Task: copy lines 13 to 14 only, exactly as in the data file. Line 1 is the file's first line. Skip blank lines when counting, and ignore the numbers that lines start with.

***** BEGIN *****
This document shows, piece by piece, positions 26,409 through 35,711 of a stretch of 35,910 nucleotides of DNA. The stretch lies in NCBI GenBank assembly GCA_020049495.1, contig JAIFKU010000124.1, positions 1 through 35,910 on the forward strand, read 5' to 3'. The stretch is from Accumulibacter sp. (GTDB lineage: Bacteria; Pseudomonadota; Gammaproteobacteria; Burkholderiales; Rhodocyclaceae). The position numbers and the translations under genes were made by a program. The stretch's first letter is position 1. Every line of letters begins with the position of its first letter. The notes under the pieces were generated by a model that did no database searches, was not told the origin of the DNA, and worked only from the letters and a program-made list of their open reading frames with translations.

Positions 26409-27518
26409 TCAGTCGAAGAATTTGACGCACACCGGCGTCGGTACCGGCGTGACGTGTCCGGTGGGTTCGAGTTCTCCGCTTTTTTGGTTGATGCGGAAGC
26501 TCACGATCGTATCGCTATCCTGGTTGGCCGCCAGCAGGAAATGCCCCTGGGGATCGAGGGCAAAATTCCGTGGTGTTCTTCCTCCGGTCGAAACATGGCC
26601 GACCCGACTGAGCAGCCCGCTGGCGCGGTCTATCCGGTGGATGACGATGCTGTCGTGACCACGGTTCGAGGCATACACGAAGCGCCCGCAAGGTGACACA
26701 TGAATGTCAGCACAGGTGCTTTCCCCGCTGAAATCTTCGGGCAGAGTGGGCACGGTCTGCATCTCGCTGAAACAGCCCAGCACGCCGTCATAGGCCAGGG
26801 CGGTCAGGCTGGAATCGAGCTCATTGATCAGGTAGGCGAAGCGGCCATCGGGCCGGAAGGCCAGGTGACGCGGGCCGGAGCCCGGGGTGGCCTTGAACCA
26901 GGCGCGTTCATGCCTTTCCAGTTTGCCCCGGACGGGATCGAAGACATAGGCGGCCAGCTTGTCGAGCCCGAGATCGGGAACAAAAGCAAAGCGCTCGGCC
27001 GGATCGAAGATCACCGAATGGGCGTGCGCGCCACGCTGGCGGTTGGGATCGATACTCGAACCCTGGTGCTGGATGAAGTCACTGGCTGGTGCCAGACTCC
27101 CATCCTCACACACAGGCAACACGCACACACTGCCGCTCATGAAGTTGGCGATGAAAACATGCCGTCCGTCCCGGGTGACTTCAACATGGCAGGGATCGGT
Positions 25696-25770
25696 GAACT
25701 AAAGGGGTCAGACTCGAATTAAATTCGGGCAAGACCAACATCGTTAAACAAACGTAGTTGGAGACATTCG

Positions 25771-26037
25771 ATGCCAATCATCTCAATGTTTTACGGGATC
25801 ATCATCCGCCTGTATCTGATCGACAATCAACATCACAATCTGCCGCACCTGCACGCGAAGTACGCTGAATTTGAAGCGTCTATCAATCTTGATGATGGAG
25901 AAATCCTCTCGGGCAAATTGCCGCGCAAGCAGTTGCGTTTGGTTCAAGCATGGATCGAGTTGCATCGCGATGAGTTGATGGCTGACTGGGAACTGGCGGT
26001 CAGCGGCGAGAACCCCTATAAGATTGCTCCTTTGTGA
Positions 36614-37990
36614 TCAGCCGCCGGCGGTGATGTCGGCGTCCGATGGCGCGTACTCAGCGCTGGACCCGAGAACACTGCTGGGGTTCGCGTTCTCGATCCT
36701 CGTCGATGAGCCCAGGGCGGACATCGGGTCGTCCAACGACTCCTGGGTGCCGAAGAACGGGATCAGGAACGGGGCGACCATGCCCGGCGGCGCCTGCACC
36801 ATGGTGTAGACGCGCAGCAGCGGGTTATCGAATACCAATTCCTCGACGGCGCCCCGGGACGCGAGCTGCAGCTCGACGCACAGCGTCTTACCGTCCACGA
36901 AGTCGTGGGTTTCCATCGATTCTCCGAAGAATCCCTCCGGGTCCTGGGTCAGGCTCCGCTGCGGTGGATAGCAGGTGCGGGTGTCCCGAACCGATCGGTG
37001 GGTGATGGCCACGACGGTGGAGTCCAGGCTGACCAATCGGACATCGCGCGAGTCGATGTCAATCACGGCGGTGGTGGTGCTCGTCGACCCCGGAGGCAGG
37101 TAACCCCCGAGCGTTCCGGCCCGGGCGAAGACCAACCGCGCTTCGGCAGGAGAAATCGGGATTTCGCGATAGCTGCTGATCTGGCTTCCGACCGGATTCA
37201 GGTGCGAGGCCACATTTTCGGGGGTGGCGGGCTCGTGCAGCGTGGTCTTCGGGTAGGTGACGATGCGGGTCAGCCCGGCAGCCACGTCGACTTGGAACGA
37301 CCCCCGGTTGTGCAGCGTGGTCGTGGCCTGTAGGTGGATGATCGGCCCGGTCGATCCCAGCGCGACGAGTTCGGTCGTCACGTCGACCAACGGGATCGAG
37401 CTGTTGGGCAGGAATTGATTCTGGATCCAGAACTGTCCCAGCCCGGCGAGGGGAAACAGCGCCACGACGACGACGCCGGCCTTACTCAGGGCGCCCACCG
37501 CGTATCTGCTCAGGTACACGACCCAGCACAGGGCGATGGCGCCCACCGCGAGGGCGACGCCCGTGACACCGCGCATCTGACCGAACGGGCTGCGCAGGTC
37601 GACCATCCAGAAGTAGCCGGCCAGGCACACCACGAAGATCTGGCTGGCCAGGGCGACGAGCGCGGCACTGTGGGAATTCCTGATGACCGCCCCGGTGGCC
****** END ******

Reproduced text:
25701 AAAGGGGTCAGACTCGAATTAAATTCGGGCAAGACCAACATCGTTAAACAAACGTAGTTGGAGACATTCG

Positions 25771-26037